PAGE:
What Your Doctor Won’t Tell You About How To Prevent The Flu

What Your Doctor Won’t Tell You About How To Prevent The Flu

I remember when I was in the gas station business I used to get excited around the holidays because there would be a rush of people traveling to see family, and my sales would go way up. I have a feeling doctors get excited this time of year, because their business booms from all the people coming in with colds and flus. Don’t get me wrong – I’m sure they’re concerned for your wellbeing and give you the best care they know how. But I also know the beginning of the year means a new deductible to meet for most patients, and they avoid going to the doctor unless they have a chronic condition that needs monitoring or they have an urgent issue – like the flu. So I’m just not sure if prevention, or even education on how to prevent the flu, is ever really going to be their focus.

The good news is you can prevent the flu – and even the common cold, with natural therapies that promote good health at the cellular level. A virus like the common cold or influenza needs a weak cell as its host. Viruses can’t replicate unless a vulnerable cell allows them to attach and inject their genetic material inside. Here are 3 ways you can make your cells strong enough to fight off viruses and stay healthy through the flu season.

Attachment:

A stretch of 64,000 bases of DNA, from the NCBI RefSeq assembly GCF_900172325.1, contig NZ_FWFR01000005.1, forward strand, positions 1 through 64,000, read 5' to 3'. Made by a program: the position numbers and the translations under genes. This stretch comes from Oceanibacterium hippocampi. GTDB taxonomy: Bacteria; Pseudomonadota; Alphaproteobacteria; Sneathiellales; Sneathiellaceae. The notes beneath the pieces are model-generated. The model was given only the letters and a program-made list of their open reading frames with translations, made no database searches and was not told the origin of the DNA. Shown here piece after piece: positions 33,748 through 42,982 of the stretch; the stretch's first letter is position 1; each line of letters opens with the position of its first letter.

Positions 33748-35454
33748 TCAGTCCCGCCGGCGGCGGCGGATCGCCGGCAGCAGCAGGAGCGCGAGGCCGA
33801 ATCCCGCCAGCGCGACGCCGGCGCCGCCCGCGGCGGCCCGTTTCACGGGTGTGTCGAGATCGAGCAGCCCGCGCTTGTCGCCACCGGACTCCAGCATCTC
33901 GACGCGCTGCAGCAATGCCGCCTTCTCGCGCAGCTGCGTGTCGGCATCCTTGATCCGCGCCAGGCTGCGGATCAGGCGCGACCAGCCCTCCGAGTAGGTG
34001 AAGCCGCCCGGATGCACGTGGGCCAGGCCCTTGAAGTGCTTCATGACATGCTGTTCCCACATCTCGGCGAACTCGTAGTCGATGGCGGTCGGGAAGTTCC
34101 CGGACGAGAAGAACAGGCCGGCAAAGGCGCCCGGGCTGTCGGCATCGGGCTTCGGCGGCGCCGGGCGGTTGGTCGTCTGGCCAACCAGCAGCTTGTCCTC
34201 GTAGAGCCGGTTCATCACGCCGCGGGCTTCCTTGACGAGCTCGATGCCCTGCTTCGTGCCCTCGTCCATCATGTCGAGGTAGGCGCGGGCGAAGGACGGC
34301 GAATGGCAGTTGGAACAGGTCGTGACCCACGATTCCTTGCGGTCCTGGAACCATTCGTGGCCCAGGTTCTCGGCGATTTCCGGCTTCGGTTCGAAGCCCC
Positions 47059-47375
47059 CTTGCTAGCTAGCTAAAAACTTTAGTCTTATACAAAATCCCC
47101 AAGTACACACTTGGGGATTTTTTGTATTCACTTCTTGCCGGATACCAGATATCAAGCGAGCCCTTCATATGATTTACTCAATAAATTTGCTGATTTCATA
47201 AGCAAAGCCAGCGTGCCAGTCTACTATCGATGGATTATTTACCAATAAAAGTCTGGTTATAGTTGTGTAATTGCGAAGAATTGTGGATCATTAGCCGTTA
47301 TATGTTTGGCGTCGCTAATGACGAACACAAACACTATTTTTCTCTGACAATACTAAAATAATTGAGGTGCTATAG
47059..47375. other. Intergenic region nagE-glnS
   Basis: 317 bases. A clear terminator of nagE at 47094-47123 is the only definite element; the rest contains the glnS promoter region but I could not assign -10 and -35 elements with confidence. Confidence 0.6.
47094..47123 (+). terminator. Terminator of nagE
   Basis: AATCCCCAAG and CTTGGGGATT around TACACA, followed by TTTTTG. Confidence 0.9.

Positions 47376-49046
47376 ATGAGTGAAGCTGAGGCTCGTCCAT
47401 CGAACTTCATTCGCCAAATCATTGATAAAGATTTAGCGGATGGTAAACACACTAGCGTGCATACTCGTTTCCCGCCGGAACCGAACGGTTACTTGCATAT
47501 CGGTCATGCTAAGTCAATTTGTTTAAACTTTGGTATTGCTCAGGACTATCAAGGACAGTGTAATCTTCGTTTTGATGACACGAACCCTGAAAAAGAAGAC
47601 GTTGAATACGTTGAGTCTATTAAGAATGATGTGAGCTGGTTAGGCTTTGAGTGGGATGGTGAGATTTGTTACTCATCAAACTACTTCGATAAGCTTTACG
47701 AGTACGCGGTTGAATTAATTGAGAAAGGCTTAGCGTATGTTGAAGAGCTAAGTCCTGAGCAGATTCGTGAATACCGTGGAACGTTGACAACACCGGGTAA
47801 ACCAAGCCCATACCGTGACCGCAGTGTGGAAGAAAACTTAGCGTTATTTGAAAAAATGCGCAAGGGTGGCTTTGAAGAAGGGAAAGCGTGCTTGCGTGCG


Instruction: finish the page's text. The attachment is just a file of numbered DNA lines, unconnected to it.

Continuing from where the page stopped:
Shore Up Your Microbiome

Your body is home to trillions of microorganisms known as your microbiome. This collection of mostly bacteria cells is there to help you create good health inside your body. When your microbiome is out of balance from stress, too much sugar, a strong course of antibiotics or other medications, or environmental assault, it can get overrun with Candida yeast, mold from environmental exposure, and even parasites, and this weakens your immune system as a whole. Your microbiome is primarily housed in your digestive system, and 90% of your immune system is also located in your digestive system. This makes sense because most of your contact with the outside world comes in through your digestive system; even your respiratory system “dumps” into your stomach.

To strengthen the protective mechanisms of the digestive system, we need to shore up the microbiome with a good quality probiotic. Supplementing more of the “good guys” allows them to take up residence and restore the balance back to health. When you take a probiotic, it’s important to take enough. Think about it, there are trillions of cells in the microbiome, so supplementing with millions of probiotic bacteria won’t even make a dent. You need billions, and often it takes much more than the label on the bottle recommends to see a change in your health. A good probiotic has a pleasant flavor, and can be sprinkled on foods or added to smoothies to get enough in during the day. It’s important to not heat or freeze probiotics; you’ll lose a significant number of good bacteria if they’re exposed to temperature extremes.

Support Your Glands